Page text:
If you're walking around bustling New York City, it's probably not with an open laptop. But if you were... you might notice the five USB flash drives that Aram Bartholl installed into walls and columns around the city. The small ports wait for someone to walk by, plug in a laptop, and drop off or pick up some files.
Simple as that.
It’s a part of Bartholl’s art project called “Dead Drops” to create “an anonymous, offline, peer to peer file-sharing network" in public spaces.
“Dead Drops” is still developing, but it’s already received lots of attention. Even the name sparks your imagination; it’s an intended homage to spy culture, both past and present. And for those curious enough to try, a read-me file on the drive encourages participants to leave an anonymous note in this digital age.
Bartholl is himself an artist navigating that divide between media artist and digital artist; something that often means “taking something very familiar ... and putting it in a different context,” he explained.
But whether or not this particular context will work is still up for debate. As many before me have noticed, blindly plugging your laptop into an unknown drive is pretty much asking for trouble in the form of viruses and other unsavory files. Yet that’s really not that different from the internet itself, Bartholl points out.
"It happens all the time on the internet; you are like two clicks away from some virus, on some website," he said. "And we know that, but people don’t care because they sit at home in this safe place.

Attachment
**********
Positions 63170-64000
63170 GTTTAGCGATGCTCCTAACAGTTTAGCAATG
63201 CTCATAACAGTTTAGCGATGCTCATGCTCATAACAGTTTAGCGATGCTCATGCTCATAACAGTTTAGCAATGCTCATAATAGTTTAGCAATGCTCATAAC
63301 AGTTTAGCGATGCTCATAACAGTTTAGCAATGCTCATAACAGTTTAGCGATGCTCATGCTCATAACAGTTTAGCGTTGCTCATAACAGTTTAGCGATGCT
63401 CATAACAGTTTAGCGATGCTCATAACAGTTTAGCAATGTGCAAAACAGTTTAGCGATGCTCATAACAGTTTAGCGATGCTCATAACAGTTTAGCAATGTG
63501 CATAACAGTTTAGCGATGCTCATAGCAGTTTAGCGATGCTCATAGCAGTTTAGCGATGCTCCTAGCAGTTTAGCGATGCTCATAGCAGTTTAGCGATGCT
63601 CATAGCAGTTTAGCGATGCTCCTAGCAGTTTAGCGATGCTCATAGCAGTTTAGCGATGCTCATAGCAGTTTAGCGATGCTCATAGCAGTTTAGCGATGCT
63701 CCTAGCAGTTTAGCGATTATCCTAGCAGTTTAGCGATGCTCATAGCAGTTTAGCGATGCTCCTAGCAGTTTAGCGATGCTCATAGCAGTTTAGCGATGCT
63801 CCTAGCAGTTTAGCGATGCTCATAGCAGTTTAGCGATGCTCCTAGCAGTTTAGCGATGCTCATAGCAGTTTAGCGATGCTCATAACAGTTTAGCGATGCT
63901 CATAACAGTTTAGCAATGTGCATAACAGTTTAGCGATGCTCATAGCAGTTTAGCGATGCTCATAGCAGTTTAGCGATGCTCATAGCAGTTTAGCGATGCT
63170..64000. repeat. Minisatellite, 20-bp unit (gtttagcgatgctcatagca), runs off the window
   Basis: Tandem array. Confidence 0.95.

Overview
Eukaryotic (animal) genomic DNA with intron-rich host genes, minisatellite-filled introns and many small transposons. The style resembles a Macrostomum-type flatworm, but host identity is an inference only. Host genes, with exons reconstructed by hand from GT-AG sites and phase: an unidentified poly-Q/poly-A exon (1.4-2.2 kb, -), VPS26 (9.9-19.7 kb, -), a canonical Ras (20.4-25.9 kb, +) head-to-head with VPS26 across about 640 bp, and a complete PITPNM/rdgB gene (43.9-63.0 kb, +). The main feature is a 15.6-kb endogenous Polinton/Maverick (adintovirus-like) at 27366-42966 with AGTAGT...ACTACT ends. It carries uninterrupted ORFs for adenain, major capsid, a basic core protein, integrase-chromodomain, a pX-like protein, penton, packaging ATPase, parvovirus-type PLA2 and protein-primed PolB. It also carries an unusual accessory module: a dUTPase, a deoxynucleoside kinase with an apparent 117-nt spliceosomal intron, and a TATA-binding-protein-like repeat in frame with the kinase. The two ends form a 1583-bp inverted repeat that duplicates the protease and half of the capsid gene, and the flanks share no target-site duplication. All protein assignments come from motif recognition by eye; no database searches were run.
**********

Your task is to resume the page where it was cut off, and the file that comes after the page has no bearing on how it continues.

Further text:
"That’s what I’m interested in -- the moment you put something up and it’s literally in the street, literally in the wall, people immediately think it’s much more dangerous than the internet." he said.
Others wonder how long the poor USB drives can survive the elements or even the physical vandalism they face. (As of this posting, one of the original "Dead Drops" has already been destroyed.) But according to Bartholl, it’s not necessarily a permanent project.
“They live as long as they live," he said. "I will check back and maybe replace them when someone rips them out. It’s a bit like those street art projects: You set it up and you put it out there and then it’s just open for whatever happens.”
Although he isn’t planning on keeping a record of the data, that’s part of the project. If people find something they like, they can download the data and put back out on the internet again. To Bartholl, the tangible data that remains is more important. That even plays a role in why he chose this format.
“I like the USB port," he said. "I think it’s a very important port and sooner or later we will lose it. Because you see already the iPad has no USB port anymore and in the future, all our data will be in (the cloud). The moment it’s in the cloud or some server, they will at some point decide what you can have on your disk and what you can’t.”
As for what’s on these devices two weeks into the project, Bartholl prefers to let the mystery remain. That is, let people find out on their own.